As stated above, these black characters were made non-threatening in order to not scare white audience members off, and the characters in Fresh Off the Boat were made non-threatening for the same reason. Some could call this “business as usual.” “But,” you might say, “What about The Jeffersons? What about Good Times? What about Sanford and Son?” Well, let’s take a look at them.

The only reason The Jeffersons can exist is because there were previous iterations of black characters that were non-threatening. By the ’70s, I dare say audiences had grown quite used to black faces on TV.

George Jefferson can crack jokes about white people because the tolerance for black people had literally been built by other black actors. Also, there’s the fact that The Jeffersons is a spin-off of All in the Family, created by the culturally and racially-aware Norman Lear. But again, if the tolerance for non-white faces hadn’t been built by the scores of black actors before Lear got into the business, All in the Family wouldn’t have been seen as a satire of the Good Ol’ Boy way of thinking, and The Jeffersons wouldn’t have been viewed as a viable show to air on network television.

Good Times and Sanford and Son could also only exist with those aformentioned non-threatening black characters firmly in its rear view mirror. Good Times and Sanford and Son, more shows created by Lear, are only seen as the antithesis to the Julias and I, Spys of television because those shows exist. The foundation had been set, and now people could explore different experiences of black life.

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Ironically, Good Times suffered from some of the same things Huang accuses Fresh Off the Boat of. John Amos was famously written off the show because he didn’t like how the writing and executive decisions were beginning to showcase the goofy antics of J.J.  over the actual real world problems the family faced. Later on, Esther Rolle’s character would always be written as “working,” meaning Rolle wanted to get off the show as well. Eventually, the show became more like What’s Happening!!, which was probably one of the show’s biggest  competitors at the time.

In his op-ed for New York Magazine’s site Vulture, Huang writes;

“The network’s approach was to tell a universal, ambiguous, cornstarch story about Asian-Americans resembling moo goo gai pan written by a Persian-American who cut her teeth on race relations writing for Seth MacFarlane. But who is that show written for?

Huang’s phrasing is harsh, no doubt, but his concern isn’t completely unfounded. Why wasn’t there an Asian-American showrunner, someone who might have more relation to some of the events in Huang’s book, available to head the show? One would say that there aren’t any Asian-American showrunners in television, save for Mindy Kaling. And anyone who would want to be a showrunner would have a hard time getting past the white boys club that is the showrunning circle. The lack of a showrunner or any other person of power that shared Huang’s background and similar experiences is telling about how far Hollywood still has to go when it comes to diversity at the top.

Also, the idea of a “universal, ambiguous, cornstarch story” is something that affects many sitcoms about minority (usually black) families, like The Parent’Hood, Hangin’ with Mr. Cooper, Family Matters, etc., etc. Again, it’s the idea that people have to be comfortable that makes these types of stories get told over and over again. It’s only been this year, 2015, that we’ve gotten as explosive of a show as Empire on TV.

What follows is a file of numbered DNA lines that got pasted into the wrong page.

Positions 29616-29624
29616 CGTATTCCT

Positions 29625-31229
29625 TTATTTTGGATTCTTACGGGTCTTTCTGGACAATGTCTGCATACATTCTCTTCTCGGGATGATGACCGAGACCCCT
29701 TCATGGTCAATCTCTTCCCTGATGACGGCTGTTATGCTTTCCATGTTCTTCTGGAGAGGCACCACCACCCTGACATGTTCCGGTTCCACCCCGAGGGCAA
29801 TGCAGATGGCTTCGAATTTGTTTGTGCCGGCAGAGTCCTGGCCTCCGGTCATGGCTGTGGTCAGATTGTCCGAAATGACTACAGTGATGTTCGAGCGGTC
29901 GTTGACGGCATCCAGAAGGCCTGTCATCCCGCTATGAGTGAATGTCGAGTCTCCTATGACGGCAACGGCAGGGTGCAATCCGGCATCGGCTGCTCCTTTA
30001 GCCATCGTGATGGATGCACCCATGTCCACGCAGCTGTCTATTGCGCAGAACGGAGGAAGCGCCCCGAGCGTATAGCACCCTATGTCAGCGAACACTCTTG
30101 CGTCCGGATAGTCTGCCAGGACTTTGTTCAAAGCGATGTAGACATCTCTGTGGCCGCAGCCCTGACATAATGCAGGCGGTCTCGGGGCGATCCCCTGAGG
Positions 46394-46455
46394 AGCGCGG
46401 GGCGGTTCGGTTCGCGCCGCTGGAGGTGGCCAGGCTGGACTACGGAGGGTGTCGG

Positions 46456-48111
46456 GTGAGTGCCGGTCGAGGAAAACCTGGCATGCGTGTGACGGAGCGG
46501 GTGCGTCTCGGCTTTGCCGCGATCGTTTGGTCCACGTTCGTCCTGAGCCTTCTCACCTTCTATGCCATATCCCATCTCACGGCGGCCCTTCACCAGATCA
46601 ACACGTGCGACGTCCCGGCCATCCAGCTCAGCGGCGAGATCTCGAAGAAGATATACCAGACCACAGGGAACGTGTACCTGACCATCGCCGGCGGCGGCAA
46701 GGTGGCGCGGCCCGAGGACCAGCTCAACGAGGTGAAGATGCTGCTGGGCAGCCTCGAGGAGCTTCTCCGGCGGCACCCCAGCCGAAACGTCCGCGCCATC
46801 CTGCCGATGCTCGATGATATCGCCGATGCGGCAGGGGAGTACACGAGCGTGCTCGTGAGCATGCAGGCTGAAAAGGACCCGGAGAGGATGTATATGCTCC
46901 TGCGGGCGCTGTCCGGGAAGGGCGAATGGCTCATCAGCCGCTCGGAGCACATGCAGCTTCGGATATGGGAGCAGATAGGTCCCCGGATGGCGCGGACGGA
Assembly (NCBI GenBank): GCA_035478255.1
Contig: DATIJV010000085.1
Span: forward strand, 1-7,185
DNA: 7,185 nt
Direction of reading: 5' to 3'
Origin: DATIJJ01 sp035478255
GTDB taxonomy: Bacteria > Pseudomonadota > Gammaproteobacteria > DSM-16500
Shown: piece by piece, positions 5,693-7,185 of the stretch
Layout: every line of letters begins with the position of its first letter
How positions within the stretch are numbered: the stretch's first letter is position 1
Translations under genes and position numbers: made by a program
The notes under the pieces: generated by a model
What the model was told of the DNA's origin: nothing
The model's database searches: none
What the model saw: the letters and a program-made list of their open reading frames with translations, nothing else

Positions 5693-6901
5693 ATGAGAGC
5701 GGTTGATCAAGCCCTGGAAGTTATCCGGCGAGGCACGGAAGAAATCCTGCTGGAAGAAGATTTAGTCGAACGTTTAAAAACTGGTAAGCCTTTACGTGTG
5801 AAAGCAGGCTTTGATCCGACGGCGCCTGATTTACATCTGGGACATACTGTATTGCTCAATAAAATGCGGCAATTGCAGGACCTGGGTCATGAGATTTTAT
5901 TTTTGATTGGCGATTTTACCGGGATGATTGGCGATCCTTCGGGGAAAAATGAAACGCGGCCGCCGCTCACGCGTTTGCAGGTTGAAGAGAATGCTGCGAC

Empire is not PC and is filled with tons of gasp-worthy moments, including Lucious hating his gay son, Cookie and Anika getting in verbal fights (and one physical one), manhood issues, drug culture, unapologetic hip-hop culture and plenty more. None of it is predicated on this need to placate audiences and babysit them through the story.

Tavis Smiley said on PoliticKING with Larry King  how he thinks the show exhibits “the worst of every pathology that black people have.” I think Smiley’s wording is a little suspect, because it suggests that all black people have these “pathologies” in their bloodstream, as if we’re all born criminals. Also, I don’t know if they really are talking about the so-called evil that is Empire in barber shops since almost everyone in America loves the show; I don’t go to barber shops, so I can’t say that he’s right or wrong. But what I will say is that I don’t totally understand Smiley’s opinion because the very reason he’s against the show—the unapologetic nature to show the good and bad of this one particular family—is the essence of what Huang hoped for when it came to Fresh Off the Boat.

In fact, one of the main reasons Empire is a big success with the black audience and other audiences alike is because finally, there isn’t a black family that has the weight of the entire race on their shoulders. They can act as horrible as they want, and they are still accepted by their audience. That’s really the true marker of making it in Hollywood.


I love Fresh Off the Boat as it is, as do scores of people, and Huang has written in his Twitter conversation that he’s glad it is successful and has found a home with viewers. But, if there was a chance for a do-over, I’d wonder if Huang would ask for his book to be marketed as a dark comedy or drama, if he would want it marketed at all. He wrote in Vulture that he began regretting selling the rights, after all.

I’d think if Fresh Off the Boat was able to be the show Eddie wanted it to be, he’d be happier, but, as I’ve hopefully outlined above, there would be many execs who would consider a hard-hitting show about an Asian family, who, by industry standards, are probably seen as an “untested” demographic, tough to sell. It’d literally take a Norman Lear-type to do that, and I’m not sure there are many execs out there that have that level of fearlessness. Huang needed a stronger advocate for his vision, to be sure. If he had that advocate, perhaps he would have gotten the results he wanted.

But, historically speaking, a show like Fresh Off the Boat has to play the game and that means getting the Cosby Show treatment. Execs are still slow to what America can handle; they still think audiences have to warm up to the idea of an Asian family being flawed humans. But, we have shows like Badlands and Dr. Ken (another sitcom) coming up and hopefully many more after that. Perhaps, once networks deem America ready for more daring fare, we’ll get that Asian Empire,  in which Asian characters are behaving however they want without getting, as Angry Asian Man’s Phil Yu has coined, “rep sweats.” Hopefully, it won’t take decades.